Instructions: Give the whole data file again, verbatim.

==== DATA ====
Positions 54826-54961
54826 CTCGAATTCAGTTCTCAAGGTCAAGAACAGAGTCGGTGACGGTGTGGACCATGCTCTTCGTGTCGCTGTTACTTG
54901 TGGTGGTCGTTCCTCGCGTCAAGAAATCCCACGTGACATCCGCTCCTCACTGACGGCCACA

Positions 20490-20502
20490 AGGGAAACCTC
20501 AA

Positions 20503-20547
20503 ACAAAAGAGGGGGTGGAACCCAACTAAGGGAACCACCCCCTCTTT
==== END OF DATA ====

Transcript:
Positions 54826-54961
54826 CTCGAATTCAGTTCTCAAGGTCAAGAACAGAGTCGGTGACGGTGTGGACCATGCTCTTCGTGTCGCTGTTACTTG
54901 TGGTGGTCGTTCCTCGCGTCAAGAAATCCCACGTGACATCCGCTCCTCACTGACGGCCACA

Positions 20490-20502
20490 AGGGAAACCTC
20501 AA

Positions 20503-20547
20503 ACAAAAGAGGGGGTGGAACCCAACTAAGGGAACCACCCCCTCTTT